The Winter Olympics are set to begin next week, but some key diplomats won’t be in Beijing. Here’s everything you need to know about the diplomatic boycott of the Games and how it’s expected to play out:
What’s behind the boycott?
In December, the U.S. announced a diplomatic boycott of the Beijing Olympics in response to the “genocide and crimes against humanity” being committed against the Uyghurs and other Muslim minorities in China. Earlier this year, the U.S. declared that China’s wide-scale repression of the Uyghurs — who have been forced into internment camps and subjected to forced sterilization, among other abuses — amounted to genocide. Lawmakers and activists have urged nations to use the Winter Olympics as a ways to hold China accountable, not only for its actions in Xinjiang but also for its suppression of free speech in Hong Kong and its treatment of Chinese tennis star Peng Shuai.
Australia, the U.K., Canada, and others have taken a similar stance. These nations won’t be sending their politicians and dignitaries to the Games, but their athletes will still compete.
When have the Olympics been boycotted?
The first major boycott was in 1976 when close to 30 African nations sat the Games out to protest the International Olympic Committee’s (IOC) decision not to ban New Zealand from competition. The New Zealand rugby team had toured apartheid South Africa earlier that year, defying the U.N.’s call for a sports embargo.
In 1980, more than 60 countries led by the U.S. boycotted the Games in Moscow, because of the Soviet Union’s invasion of Afghanistan. (President Jimmy Carter, who ordered the boycott, devastating hundreds of American athletes, later called the move a mistake.) The U.S.S.R. and a dozen other countries then boycotted the 1984 Olympics in Los Angeles.
Will it be effective?
Some activists say it’s already succeeded in raising awareness of the human rights abuses unfolding in Xinjiang, moving the issue to the top of the global agenda. Others say the coalition of countries participating in the boycott, which doesn’t include U.S. allies like France and Germany, isn’t large enough to make much of a difference.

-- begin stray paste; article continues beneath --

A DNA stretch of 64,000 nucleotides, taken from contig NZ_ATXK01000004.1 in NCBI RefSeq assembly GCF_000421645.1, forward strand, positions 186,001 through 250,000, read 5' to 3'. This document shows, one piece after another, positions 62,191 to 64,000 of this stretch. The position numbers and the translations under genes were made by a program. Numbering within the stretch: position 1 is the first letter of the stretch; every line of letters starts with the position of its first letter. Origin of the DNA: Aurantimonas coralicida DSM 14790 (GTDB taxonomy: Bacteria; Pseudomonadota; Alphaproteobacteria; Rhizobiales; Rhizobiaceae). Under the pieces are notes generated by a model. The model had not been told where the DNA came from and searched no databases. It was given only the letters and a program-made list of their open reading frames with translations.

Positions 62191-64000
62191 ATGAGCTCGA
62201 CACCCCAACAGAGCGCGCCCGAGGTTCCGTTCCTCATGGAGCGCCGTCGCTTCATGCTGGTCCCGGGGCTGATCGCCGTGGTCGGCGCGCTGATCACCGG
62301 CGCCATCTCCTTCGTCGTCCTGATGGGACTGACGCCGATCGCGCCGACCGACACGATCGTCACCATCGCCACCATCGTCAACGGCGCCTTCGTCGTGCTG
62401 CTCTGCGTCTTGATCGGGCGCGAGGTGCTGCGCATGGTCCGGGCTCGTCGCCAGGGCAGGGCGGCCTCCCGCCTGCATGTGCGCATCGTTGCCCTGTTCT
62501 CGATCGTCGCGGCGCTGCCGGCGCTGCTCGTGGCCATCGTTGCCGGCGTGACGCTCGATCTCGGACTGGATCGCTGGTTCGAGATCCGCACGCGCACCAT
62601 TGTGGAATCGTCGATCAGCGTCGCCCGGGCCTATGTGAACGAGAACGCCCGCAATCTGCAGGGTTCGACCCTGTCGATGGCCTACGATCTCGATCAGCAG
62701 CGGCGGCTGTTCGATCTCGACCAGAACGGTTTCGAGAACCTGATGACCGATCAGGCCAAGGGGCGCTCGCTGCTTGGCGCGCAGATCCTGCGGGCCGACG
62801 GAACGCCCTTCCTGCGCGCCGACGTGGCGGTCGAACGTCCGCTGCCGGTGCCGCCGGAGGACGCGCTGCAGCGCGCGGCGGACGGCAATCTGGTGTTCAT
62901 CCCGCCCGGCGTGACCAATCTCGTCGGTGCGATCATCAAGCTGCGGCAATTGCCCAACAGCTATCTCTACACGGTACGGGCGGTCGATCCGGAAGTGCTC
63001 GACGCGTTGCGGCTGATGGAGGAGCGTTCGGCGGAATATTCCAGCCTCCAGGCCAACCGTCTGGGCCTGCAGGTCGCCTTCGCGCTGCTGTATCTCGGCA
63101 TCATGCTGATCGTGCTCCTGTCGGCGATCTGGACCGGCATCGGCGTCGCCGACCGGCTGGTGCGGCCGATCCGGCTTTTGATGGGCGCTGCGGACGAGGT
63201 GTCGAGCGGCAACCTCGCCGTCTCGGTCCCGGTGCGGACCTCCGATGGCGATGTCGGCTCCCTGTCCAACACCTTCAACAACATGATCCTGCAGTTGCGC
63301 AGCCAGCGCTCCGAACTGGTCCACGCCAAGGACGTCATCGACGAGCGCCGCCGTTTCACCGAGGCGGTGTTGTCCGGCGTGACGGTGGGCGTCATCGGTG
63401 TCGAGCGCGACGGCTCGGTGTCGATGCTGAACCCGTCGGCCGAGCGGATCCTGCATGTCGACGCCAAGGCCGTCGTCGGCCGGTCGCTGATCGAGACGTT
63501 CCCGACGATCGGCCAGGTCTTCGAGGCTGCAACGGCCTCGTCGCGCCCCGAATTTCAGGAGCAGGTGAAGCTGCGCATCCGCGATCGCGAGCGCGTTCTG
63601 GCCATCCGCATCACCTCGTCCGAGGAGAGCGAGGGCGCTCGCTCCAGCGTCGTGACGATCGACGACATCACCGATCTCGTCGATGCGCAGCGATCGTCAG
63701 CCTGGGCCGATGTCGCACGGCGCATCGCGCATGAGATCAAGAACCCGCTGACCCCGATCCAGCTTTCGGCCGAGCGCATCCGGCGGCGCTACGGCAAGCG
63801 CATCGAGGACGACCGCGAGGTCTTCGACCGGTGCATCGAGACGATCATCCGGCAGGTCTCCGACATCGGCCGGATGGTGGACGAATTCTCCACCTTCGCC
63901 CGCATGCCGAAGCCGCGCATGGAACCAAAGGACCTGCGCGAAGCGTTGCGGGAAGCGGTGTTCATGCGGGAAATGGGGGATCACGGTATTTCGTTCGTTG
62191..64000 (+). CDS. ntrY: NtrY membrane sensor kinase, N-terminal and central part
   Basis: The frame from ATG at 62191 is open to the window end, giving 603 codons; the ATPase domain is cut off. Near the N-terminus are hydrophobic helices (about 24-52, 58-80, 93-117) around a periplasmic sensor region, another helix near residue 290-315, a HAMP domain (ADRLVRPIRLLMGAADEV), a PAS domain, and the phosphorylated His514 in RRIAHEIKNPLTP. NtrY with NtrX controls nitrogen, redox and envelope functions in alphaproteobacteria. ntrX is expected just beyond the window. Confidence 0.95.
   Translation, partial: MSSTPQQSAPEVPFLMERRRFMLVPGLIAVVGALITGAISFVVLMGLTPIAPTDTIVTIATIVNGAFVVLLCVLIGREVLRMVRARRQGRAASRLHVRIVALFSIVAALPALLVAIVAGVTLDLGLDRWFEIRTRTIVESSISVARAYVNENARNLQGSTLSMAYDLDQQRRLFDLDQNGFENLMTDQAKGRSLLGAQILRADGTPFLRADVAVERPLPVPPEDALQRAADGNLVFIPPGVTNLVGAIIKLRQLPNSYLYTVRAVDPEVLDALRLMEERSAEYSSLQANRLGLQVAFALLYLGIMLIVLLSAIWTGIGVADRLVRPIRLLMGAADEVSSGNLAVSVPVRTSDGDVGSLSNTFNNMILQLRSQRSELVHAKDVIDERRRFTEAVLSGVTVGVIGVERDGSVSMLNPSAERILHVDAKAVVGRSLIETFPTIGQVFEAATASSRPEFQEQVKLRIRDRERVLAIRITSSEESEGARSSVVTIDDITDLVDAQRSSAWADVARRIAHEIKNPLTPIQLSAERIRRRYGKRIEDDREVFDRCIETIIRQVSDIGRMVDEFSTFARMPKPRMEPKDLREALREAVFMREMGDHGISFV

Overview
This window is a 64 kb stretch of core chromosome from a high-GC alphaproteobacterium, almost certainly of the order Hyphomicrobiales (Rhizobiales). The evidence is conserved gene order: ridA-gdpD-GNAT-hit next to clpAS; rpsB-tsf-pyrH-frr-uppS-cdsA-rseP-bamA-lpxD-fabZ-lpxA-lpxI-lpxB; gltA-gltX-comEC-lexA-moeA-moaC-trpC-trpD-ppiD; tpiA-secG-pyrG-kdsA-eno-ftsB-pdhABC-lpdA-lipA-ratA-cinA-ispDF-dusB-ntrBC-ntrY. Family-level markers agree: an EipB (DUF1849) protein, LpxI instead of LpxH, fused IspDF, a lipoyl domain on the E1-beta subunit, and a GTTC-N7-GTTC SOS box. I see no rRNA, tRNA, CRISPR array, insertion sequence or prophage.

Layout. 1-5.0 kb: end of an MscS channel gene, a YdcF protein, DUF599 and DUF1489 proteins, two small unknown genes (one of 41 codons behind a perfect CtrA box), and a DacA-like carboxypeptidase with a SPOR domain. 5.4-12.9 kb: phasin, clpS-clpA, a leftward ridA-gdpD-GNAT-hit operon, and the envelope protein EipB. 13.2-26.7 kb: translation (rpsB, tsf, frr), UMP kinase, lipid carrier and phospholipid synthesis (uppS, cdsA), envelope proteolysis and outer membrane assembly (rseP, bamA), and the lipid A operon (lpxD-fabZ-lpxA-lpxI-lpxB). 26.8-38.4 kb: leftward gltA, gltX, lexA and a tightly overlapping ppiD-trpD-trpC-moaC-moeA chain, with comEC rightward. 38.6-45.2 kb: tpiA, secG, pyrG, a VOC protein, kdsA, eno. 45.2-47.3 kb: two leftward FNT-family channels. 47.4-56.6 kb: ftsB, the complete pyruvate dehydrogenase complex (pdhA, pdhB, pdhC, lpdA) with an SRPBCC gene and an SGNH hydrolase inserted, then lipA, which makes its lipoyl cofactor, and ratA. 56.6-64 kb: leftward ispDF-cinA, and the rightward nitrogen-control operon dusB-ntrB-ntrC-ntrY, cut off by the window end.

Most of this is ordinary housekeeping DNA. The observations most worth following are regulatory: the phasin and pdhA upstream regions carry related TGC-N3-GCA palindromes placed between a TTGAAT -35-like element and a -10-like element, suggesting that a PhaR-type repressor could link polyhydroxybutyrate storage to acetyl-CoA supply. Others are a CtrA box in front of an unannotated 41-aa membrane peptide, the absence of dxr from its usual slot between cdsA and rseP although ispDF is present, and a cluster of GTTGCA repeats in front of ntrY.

It may also cause China to retaliate. A spokesperson for China’s foreign ministry said last month that the U.S. would “pay a price” for its stance. Soon afterward, a state media publication called for China to boycott the 2028 Summer Olympics in Los Angeles.
Are athletes speaking out?
Some, like American ice dancer Evan Bates, have. “I have no problems in speaking for the athletes in saying what’s happening there is terrible,” he said in October.
But recently, China’s Olympics organizing committee warned foreign athletes that they could be punished for speech that goes “against the Olympic spirit.” The International Olympic Committee (IOC) already prohibits athletes from protesting while at the Games, but China’s policy seems even stricter. Human rights advocates have advised athletes not to speak out in support of the Uyghur community in Beijing, because it could put them in danger.
Still unsure whether to watch? Here’s a couple things to keep in mind:
Not tuning into the Winter Olympics this year could be a powerful way to repudiate China’s oppression of the Uyghurs, some argue. It also sends a message to the IOC that it’s failed by allowing China to host the Games, and serves to warn corporations doing business with China — namely, NBCUniversal, which paid $7.7 billion for the broadcasting rights to six Olympics — that there are consequences.
On the other hand, the White House has made clear that America’s Olympians have its “full support” in competing in the Games, and that it didn’t want to penalize all the athletes who have given up “blood, sweat, and tears preparing for these Olympics.” For many of these athletes, the 2022 Winter Olympics may be their one opportunity to compete on the world stage, and witnessing that is one of the best ways to demonstrate support for Team USA and the hundreds of others who’ve spent years training.